We’ve all had similar experiences in our daily lives. When we look at something of beauty, we feel better. When we see meanness, or cruelty, or ugliness, we feel worse. When someone says something kind to us, our spirits lift. When they say something mean, our hearts sink. God created us to be responsive, emotional beings and our world—inside and out, for better and for worse—is impacted by what we’re paying attention to. When we pour over the headlines and lament all the chaos and meanness and distrust we see, we are filling our minds and hearts with the struggle, the darkness that seems to say, “There’s no God here.” We feel isolated, alone, afraid of the badness. We worry: Where is God in such a mean-spirited time? Has Goodness lost its power to transform, to heal, to save?
But consider where we’re putting our attention. We see the darkness and it frightens us—and that’s understandable. But it’s also only one part of the picture. There are other things we can see if we will look for them—heavenly things—God’s qualities at work right where the darkness seems most dense.
The writer of Psalm 73 recognized that the type of world he saw and inhabited had everything to do with the state of his heart. “When my soul was embittered, when I was pricked in heart, I was stupid and ignorant; I was like a brute beast toward you,” he writes. But then comes the realization that brings a change of heart: “Nevertheless I am continually with you; you hold my right hand. You guide me with your counsel, and afterward you will receive me with honor. Whom have I in heaven but you? And there is nothing on earth that I desire other than you.”
Those two states seem to be the opposite of each other, don’t they? Bitterness and resentment on the one hand, and gratitude, devotion to God on the other. And yet the psalmist tells us that God was there all along. “Nevertheless,” he says, and that nevertheless is an important word. When he was feeling bitter and focusing on all the things that were wrong and unjust in his experience, he was overlooking the fact that God was with him, holding his hand even then. With a change of heart and a shift of perspective, he became aware that God was offering him a higher view. All the guidance and comfort and companionship he longed for was there all along—right in the thick of his pain, in the mess of his circumstances. God was never farther away than a change of thought.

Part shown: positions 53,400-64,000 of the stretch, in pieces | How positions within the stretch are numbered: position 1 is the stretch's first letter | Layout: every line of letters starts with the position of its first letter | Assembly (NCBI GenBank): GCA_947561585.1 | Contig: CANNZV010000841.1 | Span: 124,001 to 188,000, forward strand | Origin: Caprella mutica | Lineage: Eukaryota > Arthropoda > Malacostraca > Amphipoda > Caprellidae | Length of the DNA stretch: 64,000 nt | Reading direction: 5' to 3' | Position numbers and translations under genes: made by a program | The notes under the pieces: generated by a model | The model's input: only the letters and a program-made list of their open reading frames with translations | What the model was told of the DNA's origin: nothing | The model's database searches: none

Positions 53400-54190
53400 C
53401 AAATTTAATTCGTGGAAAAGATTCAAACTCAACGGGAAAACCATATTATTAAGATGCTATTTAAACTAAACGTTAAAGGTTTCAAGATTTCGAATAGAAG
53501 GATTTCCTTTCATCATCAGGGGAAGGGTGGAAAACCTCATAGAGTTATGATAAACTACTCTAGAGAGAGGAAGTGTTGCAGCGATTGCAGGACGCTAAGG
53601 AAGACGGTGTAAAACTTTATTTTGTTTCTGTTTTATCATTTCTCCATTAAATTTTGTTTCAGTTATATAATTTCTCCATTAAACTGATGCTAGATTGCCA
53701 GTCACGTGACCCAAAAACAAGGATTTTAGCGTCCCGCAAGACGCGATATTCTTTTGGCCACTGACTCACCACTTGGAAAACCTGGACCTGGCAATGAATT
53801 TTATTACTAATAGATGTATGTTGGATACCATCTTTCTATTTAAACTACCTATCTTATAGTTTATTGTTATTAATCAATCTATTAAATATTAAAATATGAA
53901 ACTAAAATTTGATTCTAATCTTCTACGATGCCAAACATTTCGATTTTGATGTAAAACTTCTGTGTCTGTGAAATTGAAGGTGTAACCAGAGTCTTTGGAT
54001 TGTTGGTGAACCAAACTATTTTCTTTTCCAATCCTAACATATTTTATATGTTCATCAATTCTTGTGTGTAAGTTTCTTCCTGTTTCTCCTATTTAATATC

In our New Testament reading, John the Baptist is the one calling—in the wilderness—for the people to prepare for the greatest change of heart the world had ever known. As scripture says, John was a different kind of guy, making odd choices that kept him outside the normal ebb and sway of culture. He dressed strangely–scripture says he wore clothing of camel’s hair with a leather belt around his waist, and his food was locusts and wild honey. It’s obvious that he wasn’t living a life focused on his own comfort and satisfaction. There was a different mission at the center of his heart.